Scented smoke billowed from out-of-shot, the burning green wood-smoke stung my eyes and real tears came easily. The piper mimed on his reedless pipes. They'd glue the music on later. I borrowed a mobile and rang whoever was still up. I wondered how my daughters were.
I'd been teaching the English crew whisky so I bribed an assistant director with a bottle of his newly favoured Oil of Ulay to let me home for the weekend. I promised I'd call in daily and be back first thing on Monday. I ran for the train to Glasgow.
Being home again was great. I booked a Sunday hack, played my guitars and made love in my own bed. The first cheque arrived. I breathed out, repaid some good friends and then I went back.
At last we got riding down the hill. We had pigs on the set now and Olly didn't like the smell much. Our period saddles felt different and there was mud everywhere. Warplanes sporadically swept down the glen, practising their noise. Worried volunteers held our horses down as they freaked. Action! Off we went, me glad I was in the middle of three of us, banging each other's stirrups.
We'd nearly canned the shot. With a lean of my head for Olly, we exited left, on cue. I steered onto a ramp of slimy logs. Another jet screamed low and Olly reared and nutted me backwards. I came to on the ground below beside the ramp.
Twelve feet up he was still rearing, hooves in the air, tons of him teetering above. He slipped and fell towards me. I was going to get it in the head and chest. Fu I thought and rolled away but too slowly. He crunched onto my hip and lay there. There must've been a pause. "Help!" I sucked in a lungful. "HELP!"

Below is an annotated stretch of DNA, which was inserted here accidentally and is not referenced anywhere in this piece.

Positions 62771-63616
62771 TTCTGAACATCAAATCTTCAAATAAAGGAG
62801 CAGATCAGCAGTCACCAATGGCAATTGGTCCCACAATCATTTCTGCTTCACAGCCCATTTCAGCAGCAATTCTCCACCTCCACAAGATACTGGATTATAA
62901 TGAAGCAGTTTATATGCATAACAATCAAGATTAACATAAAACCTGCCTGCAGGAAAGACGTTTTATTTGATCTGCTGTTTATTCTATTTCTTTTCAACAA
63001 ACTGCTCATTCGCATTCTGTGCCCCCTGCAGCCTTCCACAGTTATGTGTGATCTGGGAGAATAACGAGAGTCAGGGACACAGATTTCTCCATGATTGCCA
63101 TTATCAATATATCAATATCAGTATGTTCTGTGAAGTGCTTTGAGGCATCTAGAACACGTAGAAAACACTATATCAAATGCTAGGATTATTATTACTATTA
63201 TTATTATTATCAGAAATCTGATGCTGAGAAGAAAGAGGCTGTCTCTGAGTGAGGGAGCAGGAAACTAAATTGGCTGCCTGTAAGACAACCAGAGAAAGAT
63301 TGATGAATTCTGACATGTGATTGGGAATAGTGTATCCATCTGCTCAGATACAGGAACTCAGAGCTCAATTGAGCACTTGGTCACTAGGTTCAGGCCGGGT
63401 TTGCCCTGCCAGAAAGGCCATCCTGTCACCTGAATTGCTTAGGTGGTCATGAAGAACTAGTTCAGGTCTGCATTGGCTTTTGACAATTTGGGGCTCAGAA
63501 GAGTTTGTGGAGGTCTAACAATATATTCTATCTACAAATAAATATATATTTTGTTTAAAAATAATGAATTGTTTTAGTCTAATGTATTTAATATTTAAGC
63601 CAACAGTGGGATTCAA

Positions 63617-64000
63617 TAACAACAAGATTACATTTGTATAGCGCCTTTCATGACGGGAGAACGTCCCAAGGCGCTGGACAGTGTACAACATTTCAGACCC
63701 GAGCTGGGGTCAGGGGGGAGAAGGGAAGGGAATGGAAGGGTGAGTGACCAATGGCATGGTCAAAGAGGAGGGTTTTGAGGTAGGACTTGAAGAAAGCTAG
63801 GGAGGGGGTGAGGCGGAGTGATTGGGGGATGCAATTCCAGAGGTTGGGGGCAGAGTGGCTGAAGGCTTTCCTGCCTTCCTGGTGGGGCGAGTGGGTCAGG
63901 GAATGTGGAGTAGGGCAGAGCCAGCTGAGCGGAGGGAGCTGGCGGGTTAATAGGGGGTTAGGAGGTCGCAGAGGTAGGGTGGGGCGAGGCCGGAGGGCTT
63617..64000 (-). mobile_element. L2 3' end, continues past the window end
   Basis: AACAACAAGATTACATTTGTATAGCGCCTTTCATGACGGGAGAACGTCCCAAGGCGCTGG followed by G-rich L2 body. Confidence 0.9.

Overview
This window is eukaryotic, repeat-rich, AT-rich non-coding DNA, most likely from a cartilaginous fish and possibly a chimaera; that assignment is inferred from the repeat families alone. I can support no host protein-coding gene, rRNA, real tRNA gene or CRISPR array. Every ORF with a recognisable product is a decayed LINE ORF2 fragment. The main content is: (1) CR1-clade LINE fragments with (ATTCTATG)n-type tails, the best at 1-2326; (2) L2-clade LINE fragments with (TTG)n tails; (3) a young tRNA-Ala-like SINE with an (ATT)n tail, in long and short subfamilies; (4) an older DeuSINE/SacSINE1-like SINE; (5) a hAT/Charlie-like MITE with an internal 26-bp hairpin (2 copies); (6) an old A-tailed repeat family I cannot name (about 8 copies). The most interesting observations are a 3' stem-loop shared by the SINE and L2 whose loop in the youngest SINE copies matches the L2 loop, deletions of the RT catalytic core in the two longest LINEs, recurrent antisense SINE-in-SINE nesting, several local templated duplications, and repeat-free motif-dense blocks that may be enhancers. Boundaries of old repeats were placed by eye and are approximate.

Franco the trainer was first, swearing in Spanish. Right away he put the 'fluence on Olly. Somebody called an ambulance and heads leaned over. The star untied his sporran and passed me rescue remedy. It tasted of booze and I held on to it. Nobody wanted to move me but after a while Olly got restless, wanting up, and no amount of Franco was going to stop him. "Look, you can all witness," I said. "Just pull me out!" So they did.
Nothing sounded too crunchy. After a bit I could tell when the unit nurse was jabbing my feet and when she was just kidding. An hour or so later the paramedics slotted my spine into a stretcher, fitted a collar and yomped me up to the road and the hospital. They X-rayed everything and showed me my broken pelvis. They hooked into an unbruised vein and dripped stuff in. I swelled up and begged for a catheter.
Hollywood lent me a mobile and bought me a telly - which they'd take back. Two days later the morphine ran out and I tailed off on paracetamol. Folk brought whisky and magazines. I read about myself, slept and dreamed of sex with nurses till my catheter hurt. I phoned round the world and supped green syrup daily but couldn't shit for weeks.
The show would go on. I leaked into my bag and slipped quietly out of the picture.
Though not evident in the film, Allan's performance was nontheless well-received:
" ...Alan Tall as the elder Stewart, father to Hamish... Outstanding performance."
Next - "The Radiant Agency"